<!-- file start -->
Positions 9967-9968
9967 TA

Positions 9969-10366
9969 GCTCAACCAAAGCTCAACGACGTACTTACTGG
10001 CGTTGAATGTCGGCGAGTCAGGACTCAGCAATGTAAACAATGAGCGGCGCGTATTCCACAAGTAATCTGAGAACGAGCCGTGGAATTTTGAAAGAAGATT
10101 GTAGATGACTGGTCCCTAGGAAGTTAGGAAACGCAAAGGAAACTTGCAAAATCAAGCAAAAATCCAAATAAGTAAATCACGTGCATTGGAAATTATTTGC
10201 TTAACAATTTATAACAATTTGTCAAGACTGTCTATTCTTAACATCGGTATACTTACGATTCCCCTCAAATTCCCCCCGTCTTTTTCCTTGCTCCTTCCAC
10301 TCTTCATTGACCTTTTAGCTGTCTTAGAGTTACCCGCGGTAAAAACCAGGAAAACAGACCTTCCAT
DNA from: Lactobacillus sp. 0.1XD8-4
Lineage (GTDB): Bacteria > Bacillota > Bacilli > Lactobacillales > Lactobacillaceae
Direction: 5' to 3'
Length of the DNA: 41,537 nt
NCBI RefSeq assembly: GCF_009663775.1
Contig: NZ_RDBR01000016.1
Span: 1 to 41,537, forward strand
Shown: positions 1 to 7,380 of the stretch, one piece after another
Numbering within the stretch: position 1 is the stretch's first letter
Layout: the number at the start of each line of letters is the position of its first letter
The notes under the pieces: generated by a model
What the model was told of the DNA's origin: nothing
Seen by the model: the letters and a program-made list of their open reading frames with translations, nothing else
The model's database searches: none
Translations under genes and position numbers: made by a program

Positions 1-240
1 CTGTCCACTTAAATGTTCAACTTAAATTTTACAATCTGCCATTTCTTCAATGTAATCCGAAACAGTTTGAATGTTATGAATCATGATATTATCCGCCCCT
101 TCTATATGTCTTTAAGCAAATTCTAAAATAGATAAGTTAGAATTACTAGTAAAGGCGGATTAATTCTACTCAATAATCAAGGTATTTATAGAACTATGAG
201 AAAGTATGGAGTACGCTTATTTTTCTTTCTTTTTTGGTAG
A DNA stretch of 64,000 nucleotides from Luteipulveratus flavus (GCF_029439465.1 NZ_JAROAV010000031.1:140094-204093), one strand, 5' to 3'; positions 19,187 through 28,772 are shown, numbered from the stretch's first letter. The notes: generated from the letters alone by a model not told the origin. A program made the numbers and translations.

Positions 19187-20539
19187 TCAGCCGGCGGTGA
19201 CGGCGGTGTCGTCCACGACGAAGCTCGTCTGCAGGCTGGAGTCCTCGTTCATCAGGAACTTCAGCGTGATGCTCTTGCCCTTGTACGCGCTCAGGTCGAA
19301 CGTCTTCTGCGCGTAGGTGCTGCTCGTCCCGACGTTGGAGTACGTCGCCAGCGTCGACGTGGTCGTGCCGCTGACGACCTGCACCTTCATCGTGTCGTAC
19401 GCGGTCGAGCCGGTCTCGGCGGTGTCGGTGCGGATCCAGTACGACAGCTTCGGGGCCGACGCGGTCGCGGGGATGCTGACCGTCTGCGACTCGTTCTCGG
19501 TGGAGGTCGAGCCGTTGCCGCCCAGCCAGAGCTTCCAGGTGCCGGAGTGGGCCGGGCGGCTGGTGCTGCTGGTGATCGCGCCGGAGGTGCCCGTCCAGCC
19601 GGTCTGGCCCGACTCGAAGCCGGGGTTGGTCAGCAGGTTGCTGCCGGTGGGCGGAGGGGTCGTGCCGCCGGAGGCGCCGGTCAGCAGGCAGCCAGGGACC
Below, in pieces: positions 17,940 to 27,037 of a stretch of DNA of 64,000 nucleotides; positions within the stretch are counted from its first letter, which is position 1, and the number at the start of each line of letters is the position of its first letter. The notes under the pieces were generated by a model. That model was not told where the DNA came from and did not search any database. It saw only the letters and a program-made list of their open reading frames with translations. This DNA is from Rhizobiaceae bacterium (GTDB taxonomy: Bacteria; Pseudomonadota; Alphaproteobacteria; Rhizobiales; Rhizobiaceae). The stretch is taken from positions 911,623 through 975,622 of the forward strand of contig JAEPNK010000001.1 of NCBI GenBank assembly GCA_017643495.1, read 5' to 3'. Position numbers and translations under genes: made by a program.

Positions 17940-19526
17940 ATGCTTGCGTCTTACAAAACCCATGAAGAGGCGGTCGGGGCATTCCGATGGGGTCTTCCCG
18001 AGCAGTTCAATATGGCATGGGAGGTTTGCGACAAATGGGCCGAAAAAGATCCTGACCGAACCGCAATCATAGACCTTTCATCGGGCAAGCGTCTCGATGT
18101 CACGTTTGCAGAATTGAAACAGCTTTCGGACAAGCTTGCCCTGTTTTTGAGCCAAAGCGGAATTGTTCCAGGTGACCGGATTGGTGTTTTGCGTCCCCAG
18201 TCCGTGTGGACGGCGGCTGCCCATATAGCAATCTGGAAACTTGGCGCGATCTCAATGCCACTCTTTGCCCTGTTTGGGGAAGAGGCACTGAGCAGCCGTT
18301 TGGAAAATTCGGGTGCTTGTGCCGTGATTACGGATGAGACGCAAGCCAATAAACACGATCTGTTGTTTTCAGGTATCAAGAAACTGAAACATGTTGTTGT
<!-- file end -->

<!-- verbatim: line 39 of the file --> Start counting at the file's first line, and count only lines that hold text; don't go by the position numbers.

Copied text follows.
18001 AGCAGTTCAATATGGCATGGGAGGTTTGCGACAAATGGGCCGAAAAAGATCCTGACCGAACCGCAATCATAGACCTTTCATCGGGCAAGCGTCTCGATGT